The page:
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NAPPF
Radio Communications

Communication at Airports without operating Control Towers

CTAF

    COMMON TRAFFIC ADVISORY FREQUENCY (CTAF) - A designated frequency for the purpose of carrying out
    airport advisory practices while operating to or from an airport that does not have a control tower or an airport where
    the control tower Is not operational.

    Self announce

    The CTAF is normally a UNICOM, MULTICOM, flight service station (FSS) frequency, or a tower frequency.

    CTAF will be identified in appropriate aeronautical publications.

UNICOM
    UNICOM stations may provide pilots, upon request, with weather information, wind direction, the recommended
    runway, or other necessary information.
   
    If the UNICOM frequency is designated as the CTAF, it will be identified in appropriate aeronautical publications.

FSS    (Flight Service Station)
    An FSS physically located on an airport may provide airport advisory service (AAS) at an airport that does not have a
    control tower or where a tower is operated on a part-time basis and the tower is not in operation.

    The CTAFs for FSSs which provide this service are published in appropriate aeronautical publications.

MULTICOM
   
A mobile service, not open to public correspondence use, used for essential communications in the conduct of
    activities performed by or directed from private aircraft.


Airports without Operation Control Towers
 C  CTAF     (Common Traffic Advisory Frequency)
   
Marked on the Sectional Chart
    Common CTAF Frequencies
        122.7
        122.725
        122.8
        122.9
        123.0
        123.05
       
123.075

Airports with no frequencies published
  
 MULTICOM - 122.9

When to communicate
 
Before taxiing and before taxiing on the runway for departure.
  10 miles out, and entering downwind, base, and final, and leaving the runway.
 
Weather Advisories at airports without operating Control Towers


AWOS, ASOS   
(Automated Weather Observation System,  Automated Surface Observation System)
   
Frequency marked on the Sectional Chart
 
AWOS -
These real-time systems are operationally classified into four basic levels:
        (a) AWOS-A: only reports altimeter setting,
        (b) AWOS-1: usually reports altimeter setting, wind data, temperature, dew point, and density altitude,
        (c) AWOS-2: provides the information provided by AWOS-1 plus visibility, and
        (d) AWOS-3: provides the information provided by AWOS-2 plus cloud/ceiling data.
    The information is transmitted over a discrete VHF radio frequency or the voice portion of a local NAVAID.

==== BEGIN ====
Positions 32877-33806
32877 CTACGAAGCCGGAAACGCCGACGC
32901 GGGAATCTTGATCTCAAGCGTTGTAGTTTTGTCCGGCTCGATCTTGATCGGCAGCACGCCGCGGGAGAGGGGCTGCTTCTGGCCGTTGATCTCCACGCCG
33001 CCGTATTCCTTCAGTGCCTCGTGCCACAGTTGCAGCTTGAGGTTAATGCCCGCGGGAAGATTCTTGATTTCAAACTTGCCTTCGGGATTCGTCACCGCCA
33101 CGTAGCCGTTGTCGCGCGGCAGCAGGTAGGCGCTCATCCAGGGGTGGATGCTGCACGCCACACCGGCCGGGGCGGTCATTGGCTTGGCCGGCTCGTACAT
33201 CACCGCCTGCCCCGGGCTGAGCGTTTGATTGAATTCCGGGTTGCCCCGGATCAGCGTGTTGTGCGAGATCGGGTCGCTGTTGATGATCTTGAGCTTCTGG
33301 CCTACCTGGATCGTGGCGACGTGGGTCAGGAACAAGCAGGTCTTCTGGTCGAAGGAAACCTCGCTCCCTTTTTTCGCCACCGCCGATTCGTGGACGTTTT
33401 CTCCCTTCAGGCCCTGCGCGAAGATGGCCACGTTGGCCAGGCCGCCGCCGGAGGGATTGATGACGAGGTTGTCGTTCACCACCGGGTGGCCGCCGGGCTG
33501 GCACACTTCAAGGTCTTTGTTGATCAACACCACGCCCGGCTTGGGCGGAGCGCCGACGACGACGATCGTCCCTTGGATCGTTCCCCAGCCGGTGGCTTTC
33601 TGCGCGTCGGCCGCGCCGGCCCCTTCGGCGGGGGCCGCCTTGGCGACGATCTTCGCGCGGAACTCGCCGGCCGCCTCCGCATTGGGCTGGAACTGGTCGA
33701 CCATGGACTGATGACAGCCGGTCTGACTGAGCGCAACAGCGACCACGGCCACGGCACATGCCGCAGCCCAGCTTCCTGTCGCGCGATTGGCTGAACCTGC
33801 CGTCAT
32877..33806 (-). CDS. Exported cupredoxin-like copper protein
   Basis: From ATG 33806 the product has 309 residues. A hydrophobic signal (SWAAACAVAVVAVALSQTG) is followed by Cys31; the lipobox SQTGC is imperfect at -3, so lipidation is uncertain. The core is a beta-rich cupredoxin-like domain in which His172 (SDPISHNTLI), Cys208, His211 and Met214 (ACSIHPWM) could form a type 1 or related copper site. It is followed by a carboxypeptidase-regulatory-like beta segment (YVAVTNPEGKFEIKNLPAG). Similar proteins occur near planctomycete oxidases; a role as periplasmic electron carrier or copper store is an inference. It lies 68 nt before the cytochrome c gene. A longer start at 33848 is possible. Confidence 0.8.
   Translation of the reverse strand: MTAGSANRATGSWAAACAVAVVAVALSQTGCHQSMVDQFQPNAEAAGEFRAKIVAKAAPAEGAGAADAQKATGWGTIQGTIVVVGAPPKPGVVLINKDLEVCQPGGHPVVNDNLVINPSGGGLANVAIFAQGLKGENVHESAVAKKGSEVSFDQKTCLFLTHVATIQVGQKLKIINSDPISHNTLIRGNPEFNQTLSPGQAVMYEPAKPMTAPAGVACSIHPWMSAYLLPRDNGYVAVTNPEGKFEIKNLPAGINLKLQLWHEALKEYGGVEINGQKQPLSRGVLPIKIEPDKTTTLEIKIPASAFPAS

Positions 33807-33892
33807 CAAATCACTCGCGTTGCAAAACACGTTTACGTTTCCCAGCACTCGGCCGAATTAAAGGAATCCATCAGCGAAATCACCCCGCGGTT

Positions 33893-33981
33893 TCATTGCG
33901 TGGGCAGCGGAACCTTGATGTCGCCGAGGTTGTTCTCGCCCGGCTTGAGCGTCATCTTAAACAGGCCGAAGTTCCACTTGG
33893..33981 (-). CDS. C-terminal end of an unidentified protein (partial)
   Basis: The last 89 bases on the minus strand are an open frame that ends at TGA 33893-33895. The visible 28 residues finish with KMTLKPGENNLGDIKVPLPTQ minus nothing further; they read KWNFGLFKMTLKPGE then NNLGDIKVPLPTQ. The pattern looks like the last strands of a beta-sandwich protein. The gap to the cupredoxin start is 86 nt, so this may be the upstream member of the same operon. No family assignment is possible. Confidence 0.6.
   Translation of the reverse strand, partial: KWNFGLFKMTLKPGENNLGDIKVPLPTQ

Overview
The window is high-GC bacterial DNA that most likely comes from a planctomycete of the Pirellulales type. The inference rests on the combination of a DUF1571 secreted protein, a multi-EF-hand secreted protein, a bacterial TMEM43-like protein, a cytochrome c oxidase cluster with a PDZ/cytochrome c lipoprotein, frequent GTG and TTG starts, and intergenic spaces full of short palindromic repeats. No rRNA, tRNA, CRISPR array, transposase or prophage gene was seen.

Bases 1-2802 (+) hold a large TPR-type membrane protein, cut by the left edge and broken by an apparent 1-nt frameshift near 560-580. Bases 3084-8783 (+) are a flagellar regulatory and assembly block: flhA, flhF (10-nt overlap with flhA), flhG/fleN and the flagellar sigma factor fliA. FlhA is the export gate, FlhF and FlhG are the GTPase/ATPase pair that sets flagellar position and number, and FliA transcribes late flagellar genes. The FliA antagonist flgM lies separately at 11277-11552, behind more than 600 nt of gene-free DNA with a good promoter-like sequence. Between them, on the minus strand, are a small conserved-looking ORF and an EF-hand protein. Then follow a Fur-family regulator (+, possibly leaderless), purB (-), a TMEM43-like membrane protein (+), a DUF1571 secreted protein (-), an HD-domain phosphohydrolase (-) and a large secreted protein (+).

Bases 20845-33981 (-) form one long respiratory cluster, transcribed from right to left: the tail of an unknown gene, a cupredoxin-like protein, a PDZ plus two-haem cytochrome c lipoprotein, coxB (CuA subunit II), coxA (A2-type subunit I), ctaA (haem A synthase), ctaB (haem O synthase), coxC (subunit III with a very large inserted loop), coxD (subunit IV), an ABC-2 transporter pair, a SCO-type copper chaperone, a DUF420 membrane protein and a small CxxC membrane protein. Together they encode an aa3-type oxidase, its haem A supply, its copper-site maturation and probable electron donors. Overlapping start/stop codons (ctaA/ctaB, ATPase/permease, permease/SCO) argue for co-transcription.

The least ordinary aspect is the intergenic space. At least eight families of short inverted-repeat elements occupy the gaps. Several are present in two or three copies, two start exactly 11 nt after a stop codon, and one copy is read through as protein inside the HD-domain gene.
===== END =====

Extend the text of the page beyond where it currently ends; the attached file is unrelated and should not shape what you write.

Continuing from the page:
Receivable to a maximum of 25 NM from the AWOS site and a maximum altitude of 10,000 feet AGL.
    Most AWOS sites also have a dial-up capability so that the messages can be accessed via telephone.
   
AWOS information (system level, frequency, phone number, etc.) is published, in the Airport Facility Directory

ASOS -
The ASOS will provide continuous minute-by-minute observations and perform the basic observing functions necessary to generate an aviation routine weather report (METAR) and other aviation weather information.

CTAF, AWOS/ASOS on the Sectional Chart


    ASOS - 118.526
   
C  CTAF (Common Traffic Advisory Frequency) - 122.8


Airports with Control Towers
   
Control Tower Frequency (CT)
        Control of traffic in the controlled airspace
        Frequency on the Sectional Chart
   
   
ATIS - Automated Traffic Information System
       
This information includes: wind, runway, and altimeter setting at the airport of intended landing.

Control Tower and ATIS Frequencies on the Sectional Chart
           
       
        CT - 118.8
        ATIS - 128.5
        Unicom - 122.95
        * Hours of Operation
        C  CTAF (Common Traffic Advisory Frequency) - 118.6

Air to Air Communication Frequency
  
 122.75 - Official air to air
    123.45 - not so official


Reference
   
AC 90-42F - TRAFFIC ADVISORY PRACTICES AT AIRPORTS WITHOUT OPERATING CONTROL TOWERS



Jim Sweeney, NAPPF
Part 1 of what you need to know about aviation band radios. Jim Sweeney chats with us about aviation band radios and how to get them to work on your ultralight aircraft. www.nappf.com (7/1/03)

Listen Now!
Jim Sweeney, NAPPF
Part 2 of what you need to know about aviation band radios. We get into details about radio antennas and their mountings. Selecting radios and matching it to your headsets. www.nappf.com (7/1/03)

Listen Now!

Text & Graphics for the Sound Clip

The Four Basics of a Radio Transmission
1. WHO You Are Calling
2. WHAT You Are
3. WHERE You Are
4. WHAT You Want
 

The Phonetic Alphabet

Alpha (Al-fah)
Bravo (Brah-voh)
Charlie (Char-lee or Shar-lee)
Delta (Dell-tah)
Echo (Eck-oh)
Foxtrot (Focks-trot)
Golf (Golf)
Hotel (Hoh-tel)
India (In-dee-ah)
Juliett (Jew-lee-ett)
Kilo (Kee-loh)
Lima (Lee-mah)
Mike (Mike)
November (No-vem-ber)
Oscar (Oss-cah)
Papa (pah-pah)
Quebec (Keh-beck)
Romeo (Roh-me-oh)
Sierra (See-air-rah)
Tango (Tang-go)
Uniform (You-nee-form) or (oo-nee-form)
Victor (Vic-tah)
Whisky (Wiss-key)
Xray (Ecks-ray)
Yankee (yang-key)
Zulu (Zoo-loo)
 

Phonetic Numbers
One (Wun)
Two (Too)
Three (tree)
Four (Fow-er)
Five (Fife)
Six (Six)
Seven (Sev-en)
Eight (Ait)
Nine (Nin-er)
Zero (Zee-ro)
 

 

Airport Information for Salem, IL Airport

 

Announcements to be Made in The Airport Traffic Pattern

 

 

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Copyright 2001 North American Powered Parachute Federation
Last modified: 07/23/09